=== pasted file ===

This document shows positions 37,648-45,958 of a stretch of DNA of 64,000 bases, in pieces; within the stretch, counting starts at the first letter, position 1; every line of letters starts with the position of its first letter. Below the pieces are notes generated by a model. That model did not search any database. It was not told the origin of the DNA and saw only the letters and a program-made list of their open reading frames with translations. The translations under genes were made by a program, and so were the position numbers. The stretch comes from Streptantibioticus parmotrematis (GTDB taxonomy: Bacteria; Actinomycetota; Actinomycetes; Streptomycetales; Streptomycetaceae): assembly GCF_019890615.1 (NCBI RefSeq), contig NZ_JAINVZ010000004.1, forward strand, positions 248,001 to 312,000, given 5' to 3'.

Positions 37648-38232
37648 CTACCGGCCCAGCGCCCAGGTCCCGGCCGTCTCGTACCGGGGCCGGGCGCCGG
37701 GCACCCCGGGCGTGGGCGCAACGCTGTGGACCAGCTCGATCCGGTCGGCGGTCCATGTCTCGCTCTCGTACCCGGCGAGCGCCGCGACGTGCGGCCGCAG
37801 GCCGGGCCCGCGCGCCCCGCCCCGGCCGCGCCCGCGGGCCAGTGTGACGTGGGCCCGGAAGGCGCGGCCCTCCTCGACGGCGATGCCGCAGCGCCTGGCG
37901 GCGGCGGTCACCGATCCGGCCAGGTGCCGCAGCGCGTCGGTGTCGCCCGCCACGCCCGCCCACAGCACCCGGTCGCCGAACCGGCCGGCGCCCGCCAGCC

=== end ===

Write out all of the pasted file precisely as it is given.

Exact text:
This document shows positions 37,648-45,958 of a stretch of DNA of 64,000 bases, in pieces; within the stretch, counting starts at the first letter, position 1; every line of letters starts with the position of its first letter. Below the pieces are notes generated by a model. That model did not search any database. It was not told the origin of the DNA and saw only the letters and a program-made list of their open reading frames with translations. The translations under genes were made by a program, and so were the position numbers. The stretch comes from Streptantibioticus parmotrematis (GTDB taxonomy: Bacteria; Actinomycetota; Actinomycetes; Streptomycetales; Streptomycetaceae): assembly GCF_019890615.1 (NCBI RefSeq), contig NZ_JAINVZ010000004.1, forward strand, positions 248,001 to 312,000, given 5' to 3'.

Positions 37648-38232
37648 CTACCGGCCCAGCGCCCAGGTCCCGGCCGTCTCGTACCGGGGCCGGGCGCCGG
37701 GCACCCCGGGCGTGGGCGCAACGCTGTGGACCAGCTCGATCCGGTCGGCGGTCCATGTCTCGCTCTCGTACCCGGCGAGCGCCGCGACGTGCGGCCGCAG
37801 GCCGGGCCCGCGCGCCCCGCCCCGGCCGCGCCCGCGGGCCAGTGTGACGTGGGCCCGGAAGGCGCGGCCCTCCTCGACGGCGATGCCGCAGCGCCTGGCG
37901 GCGGCGGTCACCGATCCGGCCAGGTGCCGCAGCGCGTCGGTGTCGCCCGCCACGCCCGCCCACAGCACCCGGTCGCCGAACCGGCCGGCGCCCGCCAGCC